102nd Bn Tac Sign102 Bn Gif102nd Bn Tac SignBC COAT OF ARMS 1906102nd Bn Tac Sign102 Bn Gif102nd Bn Tac Sign
The Story of the 102nd Canadian Infantry Battalion
From BC to Baisieux by Sgt Leonard McLeod Gould HQ 102nd Canadians WW1

  Major George Rothnie was born, July 1, 1874 in Aberdeenshire Scotland. He served 7 years with the British constabulary.  His military career began in the 1890's with the Royal Engineers.   He joined the South African Constabulary and served in the Boer War. On emigrating  to Canada,  he spent 3 yrs with the N.W.M.P in their veterinary dept until 1907.  From here he took a position as Chief of Police in Red Deer.  While there he helped to raise the 15th Light Horse and was a founding father of the Red Deer Boy Scout Troop.
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Red Deer, Alberta, Canada - War Memorial

In 1910 he became Police Chief of Kamloops, was a Captain in A Squadron 31st British Columbia Horse and was also cofounder of the Kamloops Boy Scout Troop.

On the outbreak of war in 1914, he went to Camp Valcartier with the 31st BCH and was attested into the Lord Strathcona's Horse in the rank of Lieutenant.  Initially, the Strathcona's went into  the line as infantry and it was in this capacity Rothnie was wounded in June 1915.  The 102nd Btn. states he was wounded in the foot.  This is only part of the story.  A large calibre shell exploded close by creating a large crater and blowing Rothnie into the air. He landed in the crater and was completely covered by debris and the body of one of his Sergeants.  His diagnosis at a rear echelon medical station was a severe concussion.  Rather than stay in the rear, Rothnie escaped from the hospital to be with his men.  It was quite apparent he wasn't recovered sufficiently as he couldn't (literally) distinguish a pick from a rifle, nor amongst other things, even remember the names of his Sergeants.  Upon his return to medical care, he was subsequently diagnosed as suffering from Shell Shock and given 3 months leave in Canada.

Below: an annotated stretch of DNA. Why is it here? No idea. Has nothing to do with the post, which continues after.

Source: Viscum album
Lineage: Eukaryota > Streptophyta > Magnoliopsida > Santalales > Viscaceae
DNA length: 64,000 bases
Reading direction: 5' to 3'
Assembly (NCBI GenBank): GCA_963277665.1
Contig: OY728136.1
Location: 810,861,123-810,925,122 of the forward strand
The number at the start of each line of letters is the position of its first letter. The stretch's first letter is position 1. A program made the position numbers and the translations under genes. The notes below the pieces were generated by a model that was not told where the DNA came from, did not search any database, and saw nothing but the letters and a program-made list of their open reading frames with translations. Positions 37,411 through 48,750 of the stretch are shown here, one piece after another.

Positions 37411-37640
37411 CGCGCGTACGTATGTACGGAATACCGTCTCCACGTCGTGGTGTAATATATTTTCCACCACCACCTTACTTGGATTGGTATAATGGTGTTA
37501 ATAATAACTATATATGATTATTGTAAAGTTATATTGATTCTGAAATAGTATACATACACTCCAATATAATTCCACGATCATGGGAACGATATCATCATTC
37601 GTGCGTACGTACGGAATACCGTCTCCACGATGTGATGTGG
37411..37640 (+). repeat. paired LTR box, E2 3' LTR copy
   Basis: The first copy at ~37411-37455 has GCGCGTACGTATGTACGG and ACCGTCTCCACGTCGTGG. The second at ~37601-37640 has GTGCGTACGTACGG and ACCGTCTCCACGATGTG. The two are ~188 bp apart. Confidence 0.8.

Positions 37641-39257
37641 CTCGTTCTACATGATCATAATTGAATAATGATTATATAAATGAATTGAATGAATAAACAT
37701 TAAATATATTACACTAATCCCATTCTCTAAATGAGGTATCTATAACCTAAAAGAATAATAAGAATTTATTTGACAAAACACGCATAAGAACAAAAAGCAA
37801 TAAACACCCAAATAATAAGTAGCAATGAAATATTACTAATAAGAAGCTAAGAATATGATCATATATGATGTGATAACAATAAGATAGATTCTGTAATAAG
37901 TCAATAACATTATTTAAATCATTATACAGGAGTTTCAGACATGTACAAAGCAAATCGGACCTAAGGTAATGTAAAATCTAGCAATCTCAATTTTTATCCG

On Aug. 30th he obtained passage on the S.S. Hesperian which was torpedoed and sunk off the coast of Ireland.  It wasn't until Sept 28th that he arrived in Kamloops and was reunited with his wife and 5 children.

Throughout his life Major Rothnie possessed a great sense of duty and this survived  undiminished by past events.  On May 5, 1916 he joined the newly formed 102nd(North British Columbians) Btn in the rank of Major.  His experience was dearly needed in an army formed primarily of civilians.

Rothnie was in charge of D Company when the Battalion landed in France.  He led his company over the top in the 102nd's first offensive action at Regina Trench on Oct. 21/16 where a stonk of shells enveloped him and he literally ceased to exist.  He was declared missing on this date and was assumed to have died then. This verdict was confirmed after an official 6 month wait.

Major George Rothnie has no known grave and is commemorated on the Vimy Memorial and the Kamloops Cenotaph. 



Chapter 1 Chapter 2 Chapter 3 Chapter 4 Chapter 5 Chapter 6 Chapter 7 Chapter 8 Chapter 9 

Chapter 10 Chapter 11 Chapter 12 Chapter 13 Images The Author The VC Uncle Bob 29th Battalion Links


"SOMME, 1916", "Ancre Heights", "Ancre, 1916", "ARRAS, 1917, 18", "VIMY, 1917", "Hill 70", ", 1917", "PASSCHENDAELE", "AMIENS", "Scarpe, 1918", "Drocourt-Queant", "HINDENBURG LINE", "CANAL du NORD", "VALENCIENNES", "France and Flanders, 1916-18".

Be sure and visit the 102nd Battalion`s Sister Unit - the 54th Kootenay Battalion

Visit the 21st Battalion from Eastern Ontario

In Memory of LEONARD MUNROE, Lance Corporal, 634116, 21st Bn., Canadian Infantry (Eastern Ontario Regt.), who died on, Saturday, 3rd November 1917. Age 22. Son of Peter Munroe and his wife Ellen McDermid, of Maxville, Ontario, resting at PASSCHENDAELE NEW BRITISH CEMETERY, Zonnebeke, West-Vlaanderen, Belgium, Grave Reference, IX. E. 11., all Canada in Khaki  pictures courtesy of Leonard Munroe' s descendant Maj Don MacLean, Canadian Armed Forces.